Money aside, you should also calculate the opportunity cost of enrolling in a part-time versus a full-time MBA program. If you decide to go full-time, remember that you’ll be giving up a paycheck for two years of school. With a part-time program, you can continue working and pay tuition over the course of several years. There are pros and cons to each route.

Networking and internships

While full-time students usually complete internships during the summer months, part-time students continue taking classes and working. The internship can be an integral experience for someone looking to change career paths. Still, part-time students can apply what they learn in the classroom to the workplace.

A full-time program offers more opportunities for making connections outside the classroom. “You have more time to network with the cohort, with alumni, with potential employers,” says Niso Moyo, a full-time MBA candidate at the University of Chicago Booth School of Business. For example, Moyo has opportunities to connect with employers as a member of the Management Consulting Group, a club for students interested in pursuing a career in the field.

Similar opportunities are usually still available for part-time learners, and networking is definitely possible. But it’s a bigger part of the day-to-day experience in the full-time MBA program.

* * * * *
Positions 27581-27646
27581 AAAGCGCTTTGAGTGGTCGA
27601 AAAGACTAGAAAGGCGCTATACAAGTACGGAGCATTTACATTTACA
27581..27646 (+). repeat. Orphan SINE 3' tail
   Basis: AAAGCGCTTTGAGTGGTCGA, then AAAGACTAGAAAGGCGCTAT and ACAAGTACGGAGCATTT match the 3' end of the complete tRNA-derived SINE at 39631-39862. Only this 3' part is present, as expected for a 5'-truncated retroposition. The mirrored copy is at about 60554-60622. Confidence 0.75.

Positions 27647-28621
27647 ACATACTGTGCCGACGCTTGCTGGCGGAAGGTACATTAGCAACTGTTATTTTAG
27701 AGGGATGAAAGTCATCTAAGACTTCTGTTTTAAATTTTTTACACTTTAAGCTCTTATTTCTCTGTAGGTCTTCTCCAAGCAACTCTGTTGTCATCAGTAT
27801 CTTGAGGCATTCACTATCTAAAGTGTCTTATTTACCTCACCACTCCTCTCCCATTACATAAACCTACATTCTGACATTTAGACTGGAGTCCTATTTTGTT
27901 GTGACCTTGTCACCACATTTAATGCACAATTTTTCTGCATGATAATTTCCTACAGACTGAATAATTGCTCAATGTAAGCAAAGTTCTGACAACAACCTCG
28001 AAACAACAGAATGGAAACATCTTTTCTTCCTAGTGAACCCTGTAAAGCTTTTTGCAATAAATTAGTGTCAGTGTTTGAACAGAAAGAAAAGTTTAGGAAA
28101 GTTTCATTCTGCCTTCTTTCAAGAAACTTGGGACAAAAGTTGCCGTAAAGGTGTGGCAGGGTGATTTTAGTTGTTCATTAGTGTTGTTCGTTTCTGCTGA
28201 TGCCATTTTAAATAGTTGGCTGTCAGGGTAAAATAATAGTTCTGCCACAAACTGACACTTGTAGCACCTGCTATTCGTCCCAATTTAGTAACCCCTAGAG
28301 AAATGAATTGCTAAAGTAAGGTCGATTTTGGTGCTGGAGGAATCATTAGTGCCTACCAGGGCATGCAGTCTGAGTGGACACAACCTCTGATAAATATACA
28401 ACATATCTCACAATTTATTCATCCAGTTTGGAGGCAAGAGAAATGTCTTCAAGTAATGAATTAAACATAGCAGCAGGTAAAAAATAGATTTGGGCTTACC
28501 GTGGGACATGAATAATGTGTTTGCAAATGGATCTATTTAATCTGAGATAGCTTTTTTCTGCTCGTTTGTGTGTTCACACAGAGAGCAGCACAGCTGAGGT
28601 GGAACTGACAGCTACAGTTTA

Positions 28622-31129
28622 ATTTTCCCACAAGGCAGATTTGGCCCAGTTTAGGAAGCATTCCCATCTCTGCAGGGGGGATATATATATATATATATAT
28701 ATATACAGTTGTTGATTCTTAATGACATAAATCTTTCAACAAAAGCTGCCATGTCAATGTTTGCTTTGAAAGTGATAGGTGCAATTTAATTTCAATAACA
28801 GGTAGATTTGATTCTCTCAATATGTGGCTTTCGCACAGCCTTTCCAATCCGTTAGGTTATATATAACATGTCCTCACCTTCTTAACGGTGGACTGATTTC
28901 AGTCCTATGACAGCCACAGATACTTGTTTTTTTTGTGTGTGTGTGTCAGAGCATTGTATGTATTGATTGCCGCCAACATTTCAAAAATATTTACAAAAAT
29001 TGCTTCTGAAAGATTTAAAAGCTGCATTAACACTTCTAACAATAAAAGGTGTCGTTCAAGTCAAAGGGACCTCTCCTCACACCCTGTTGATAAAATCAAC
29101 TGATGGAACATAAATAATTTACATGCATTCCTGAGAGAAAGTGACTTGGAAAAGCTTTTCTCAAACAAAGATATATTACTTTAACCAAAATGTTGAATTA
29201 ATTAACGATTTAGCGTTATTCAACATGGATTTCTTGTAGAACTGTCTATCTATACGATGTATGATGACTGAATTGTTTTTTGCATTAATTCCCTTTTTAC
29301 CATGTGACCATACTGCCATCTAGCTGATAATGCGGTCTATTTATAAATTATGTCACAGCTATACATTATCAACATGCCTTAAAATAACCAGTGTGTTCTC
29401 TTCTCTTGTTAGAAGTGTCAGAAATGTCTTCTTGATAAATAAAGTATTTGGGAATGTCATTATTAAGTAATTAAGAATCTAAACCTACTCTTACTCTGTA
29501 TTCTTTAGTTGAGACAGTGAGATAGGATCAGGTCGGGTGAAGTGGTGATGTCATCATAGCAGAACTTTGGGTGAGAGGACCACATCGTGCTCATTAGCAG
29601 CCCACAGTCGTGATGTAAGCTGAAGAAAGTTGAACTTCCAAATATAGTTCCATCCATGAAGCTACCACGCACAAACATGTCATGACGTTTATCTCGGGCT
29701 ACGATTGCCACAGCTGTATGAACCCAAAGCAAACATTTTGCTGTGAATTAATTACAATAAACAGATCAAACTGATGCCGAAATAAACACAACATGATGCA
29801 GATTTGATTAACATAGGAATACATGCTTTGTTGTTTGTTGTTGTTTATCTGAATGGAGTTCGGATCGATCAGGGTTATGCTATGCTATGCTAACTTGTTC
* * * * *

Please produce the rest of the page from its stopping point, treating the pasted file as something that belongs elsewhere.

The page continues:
Admissions processes and requirements

Acceptance rates are typically much higher in part-time MBA programs compared with full-time programs, Coward says. She acknowledges, however, that this varies overall, and some top-ranked MBA schools are highly competitive regardless of the type of program.

With respect to admissions requirements, part-time programs are generally more relaxed when it comes to GMAT and GRE test scores, Coward says. This may be in part because these applicants tend to have more work experience than their full-time counterparts.

Part-time or full-time MBA? Making a decision

Beyond the financial aspects, Stephens says deciding on a part-time or full-time MBA program also boils down to your passions and what you really want to do in your career.

“It’s hard work to earn an MBA from a top school,” Stephens says. “You want to get the most out of it you possibly can. How good of a time manager are you? What does the support network look like at home, at work?”

Remember that as a part-time student, you’re applying your coursework to real-world workplace situations, but time management can be challenging. In a full-time program, you’ll be fully immersed in the curriculum, but you’re giving up two years of income.

“It really depends on the student, what they’re looking for, and what their career goals are,” Soni says. “So it’s very much an individual type of a decision.”

See how the schools you’re considering fared in Fortune’s rankings of the best part-timeexecutive, full-time, and online MBA programs.